Åk 6–9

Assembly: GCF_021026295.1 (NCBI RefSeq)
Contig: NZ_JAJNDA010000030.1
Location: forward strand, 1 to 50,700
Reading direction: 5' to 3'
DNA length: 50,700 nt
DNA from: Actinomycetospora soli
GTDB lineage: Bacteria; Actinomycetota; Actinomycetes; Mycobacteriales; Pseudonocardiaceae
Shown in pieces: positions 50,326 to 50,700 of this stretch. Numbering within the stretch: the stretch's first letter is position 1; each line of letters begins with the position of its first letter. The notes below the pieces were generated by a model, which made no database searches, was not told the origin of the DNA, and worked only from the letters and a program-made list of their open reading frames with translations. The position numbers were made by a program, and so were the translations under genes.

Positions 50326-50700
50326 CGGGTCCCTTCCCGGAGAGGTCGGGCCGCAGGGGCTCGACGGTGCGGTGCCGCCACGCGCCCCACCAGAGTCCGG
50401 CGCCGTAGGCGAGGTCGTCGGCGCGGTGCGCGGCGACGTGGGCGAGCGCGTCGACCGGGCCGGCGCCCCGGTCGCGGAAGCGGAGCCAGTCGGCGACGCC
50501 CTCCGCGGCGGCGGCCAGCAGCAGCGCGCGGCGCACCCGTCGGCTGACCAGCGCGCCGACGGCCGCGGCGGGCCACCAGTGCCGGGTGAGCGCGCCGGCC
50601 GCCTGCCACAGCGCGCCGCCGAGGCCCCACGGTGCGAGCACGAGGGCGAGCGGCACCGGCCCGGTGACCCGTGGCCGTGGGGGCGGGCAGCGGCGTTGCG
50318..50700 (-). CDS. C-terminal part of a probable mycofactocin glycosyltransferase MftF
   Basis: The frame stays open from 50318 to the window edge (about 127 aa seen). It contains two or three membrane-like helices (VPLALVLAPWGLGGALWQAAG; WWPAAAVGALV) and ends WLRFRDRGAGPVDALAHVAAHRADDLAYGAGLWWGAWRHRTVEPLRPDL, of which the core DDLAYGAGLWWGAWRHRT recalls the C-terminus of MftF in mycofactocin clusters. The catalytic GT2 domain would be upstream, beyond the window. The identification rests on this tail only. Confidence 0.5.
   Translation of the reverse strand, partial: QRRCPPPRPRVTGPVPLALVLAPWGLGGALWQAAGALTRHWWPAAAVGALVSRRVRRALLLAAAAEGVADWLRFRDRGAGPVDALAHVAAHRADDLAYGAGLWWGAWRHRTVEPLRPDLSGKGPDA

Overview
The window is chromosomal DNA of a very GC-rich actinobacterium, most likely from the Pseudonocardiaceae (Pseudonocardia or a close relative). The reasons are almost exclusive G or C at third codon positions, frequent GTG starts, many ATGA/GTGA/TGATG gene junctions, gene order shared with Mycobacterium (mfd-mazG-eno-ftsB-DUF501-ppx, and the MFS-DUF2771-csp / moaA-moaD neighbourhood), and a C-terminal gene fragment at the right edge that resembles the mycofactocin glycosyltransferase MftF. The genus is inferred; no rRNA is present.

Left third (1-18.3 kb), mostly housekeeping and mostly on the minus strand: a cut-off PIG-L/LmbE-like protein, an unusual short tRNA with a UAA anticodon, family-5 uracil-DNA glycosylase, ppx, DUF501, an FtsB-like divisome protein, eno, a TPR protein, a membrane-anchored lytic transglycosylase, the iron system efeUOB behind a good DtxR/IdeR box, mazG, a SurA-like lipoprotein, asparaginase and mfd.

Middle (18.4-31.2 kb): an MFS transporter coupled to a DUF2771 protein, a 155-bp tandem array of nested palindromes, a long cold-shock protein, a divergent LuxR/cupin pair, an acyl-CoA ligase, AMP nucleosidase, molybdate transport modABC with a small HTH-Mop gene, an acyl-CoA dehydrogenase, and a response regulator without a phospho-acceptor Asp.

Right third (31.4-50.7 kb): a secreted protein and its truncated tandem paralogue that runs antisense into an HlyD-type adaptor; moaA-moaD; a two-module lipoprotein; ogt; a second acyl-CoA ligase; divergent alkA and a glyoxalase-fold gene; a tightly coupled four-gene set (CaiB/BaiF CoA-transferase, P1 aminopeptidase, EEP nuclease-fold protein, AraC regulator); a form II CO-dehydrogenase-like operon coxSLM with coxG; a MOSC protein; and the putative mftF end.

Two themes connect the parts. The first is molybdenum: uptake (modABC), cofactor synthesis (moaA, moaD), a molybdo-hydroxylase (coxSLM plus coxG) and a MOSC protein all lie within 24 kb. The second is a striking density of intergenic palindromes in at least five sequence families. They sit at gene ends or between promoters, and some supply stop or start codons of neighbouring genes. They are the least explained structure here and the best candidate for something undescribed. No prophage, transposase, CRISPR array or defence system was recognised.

3.2 The Circumference of a Circle Have you ever considered how you measure the perimeter or more commonly called circumference of a circle? One way you can do this it to roll a circle one rotation on a even surface and then measure the distance the circle has rolled.  One distance is equal to one rotation of the circle.  1 rotation = circumference We can also see here that 3 diameters and a bit more is the circumference. We can say that: The circle’s circumference ≈ 3 · the diameter. If we look for a relationship for 3 circles between their diameters and their circumferences, we get the following. The circumference values are rounded. If we divide the circumference with the diameter, we get the same number, 3.14. This number is called pi. Pi is a number with an infinite number of decimals. The symbol for pi is p. When approximating, we can use the nearest value of 3. If you have to have a more exact answer, then we use the value of 3.14. On many calculators, there is a key for Pi, it gives a much better value. So we can see that the relationship between the circumference, the diameter, and p (pi) is: p = C ÷ d C = d · p C = 2r · p